After a 3-0 loss to Brazil that put Argentina’s World Cup Qualification hopes in danger, the Albiceleste responded with a resounding 3-0 win against a tough opponent in Colombia.
Edgardo Bauza set up his team in a conventional 4-3-3, with Mascherano anchoring a midfield of Ever Banega and Lucas Biglia. In front of that trio were Di Maria, Messi, and striker Pratto.
Colombia went with the same formation, with James playing as a left-winger, but employed totally different tactics.
Whilst Argentina looked to dominate the ball and attack with aggression, Colombia were content to sit back and counter-attack through the flanks.
It was an understandable strategy given Argentina’s superiority on paper, but this was a side that was low on confidence, tactically questionable, and leaking goals. If there was ever a time to go aggressive against the Albiceleste, it was today, but José Pékerman blew it.
As a result of his decision to invite huge attacking pressure, Colombia were consistently faced with the skill and speed of Messi and Di Maria, something that drew plenty of fouls in dangerous areas of outside the box.
This allowed Messi to take pot shots from long-range, resulting in Argentina’s first goal of the evening.
Messi with a stunning free-kick tonight pic.twitter.com/CCpZKU2sFS— 90thMin ⚽️ (@90thMin) November 16, 2016
Stunned by the quick opener, Colombia quickly began to fall apart. Passes were misplaced with greater regularity, players lunged into challenges, and their team structure collapsed.
Messi, sensing all of this, continued to probe his opponents with relentless ferocity, eventually leading to Argentina’s second goal in the 23rd minute.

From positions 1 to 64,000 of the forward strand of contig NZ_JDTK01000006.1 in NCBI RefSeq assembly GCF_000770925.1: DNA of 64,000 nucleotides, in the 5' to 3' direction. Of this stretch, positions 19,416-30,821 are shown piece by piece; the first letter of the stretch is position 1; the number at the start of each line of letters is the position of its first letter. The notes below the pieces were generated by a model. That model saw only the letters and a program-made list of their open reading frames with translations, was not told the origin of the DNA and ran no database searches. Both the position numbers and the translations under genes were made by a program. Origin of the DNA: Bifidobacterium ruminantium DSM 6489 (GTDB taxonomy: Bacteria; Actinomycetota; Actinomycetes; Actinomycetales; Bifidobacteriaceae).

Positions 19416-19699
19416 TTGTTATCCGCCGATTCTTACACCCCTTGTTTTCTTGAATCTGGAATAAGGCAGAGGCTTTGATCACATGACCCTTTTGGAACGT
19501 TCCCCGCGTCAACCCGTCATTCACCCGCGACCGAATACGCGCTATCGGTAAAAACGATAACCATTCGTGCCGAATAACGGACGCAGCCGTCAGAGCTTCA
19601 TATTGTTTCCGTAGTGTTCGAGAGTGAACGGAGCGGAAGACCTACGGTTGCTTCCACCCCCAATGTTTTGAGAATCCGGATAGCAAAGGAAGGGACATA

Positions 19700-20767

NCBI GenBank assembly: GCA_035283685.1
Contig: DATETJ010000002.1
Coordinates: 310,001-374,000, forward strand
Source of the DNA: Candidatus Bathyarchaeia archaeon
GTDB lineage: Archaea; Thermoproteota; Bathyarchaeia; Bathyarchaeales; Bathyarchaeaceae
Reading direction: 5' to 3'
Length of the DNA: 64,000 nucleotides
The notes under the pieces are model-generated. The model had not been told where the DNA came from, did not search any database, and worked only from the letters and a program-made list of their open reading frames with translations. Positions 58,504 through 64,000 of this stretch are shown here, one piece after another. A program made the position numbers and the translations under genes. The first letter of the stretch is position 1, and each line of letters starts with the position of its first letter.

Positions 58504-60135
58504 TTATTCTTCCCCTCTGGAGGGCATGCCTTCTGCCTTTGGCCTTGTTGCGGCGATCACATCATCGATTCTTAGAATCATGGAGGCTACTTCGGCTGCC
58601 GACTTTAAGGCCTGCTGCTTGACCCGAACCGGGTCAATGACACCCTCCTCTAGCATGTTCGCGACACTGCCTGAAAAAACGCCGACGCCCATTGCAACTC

Messi with a great assist for Pratto to put Argentina up 2-0 against Colombia in a must win WCQ match https://t.co/SVHtHp96b3— Juan (@socraticjuan) November 15, 2016
If Colombia had lost their composure after the first goal, it was nothing to compared to what happened afterwards. Tempers flared and heads drooped, allowing Argentina to close out the first half without any trouble whatsoever.
The second half pretty much continued in the same vein, with Argentina occasionally upping the tempo and threatening to kill off the game. Despite Pékerman’s probably ruthless team talk, Colombia failed to improve, as they ended up giving the ball away to a harrying Messi, who teed up Di Maria to score a tap-in.
James Rodríguez’s Performance
James cut a frustrated figure on the pitch for most of the game. He argued unnecessarily for every foul not given to him, looked distraught at every misplaced past, and was disgusted when he missed a free kick in the dying moments of the game. Some might put it down to petulance, but he was legitimately the only player providing any quality for Colombia today. He created 2 chances, one of which should’ve been buried by Falcao, and did his best to help create play from deep and link-up with all his teammates.
But at the end of the day, James had little support from his squad members and was limited by Pékerman’s tactics.
Key Statistics: 59 touches, 2 key passes, 0/2 shots on target, 2 dribbles, 3 fouls drawn, 31/36 passes completed, 2/6 crosses completed, 6/6 long balls completed, 1 tackle, 1 interception
(All statistics taken from whoscored.com)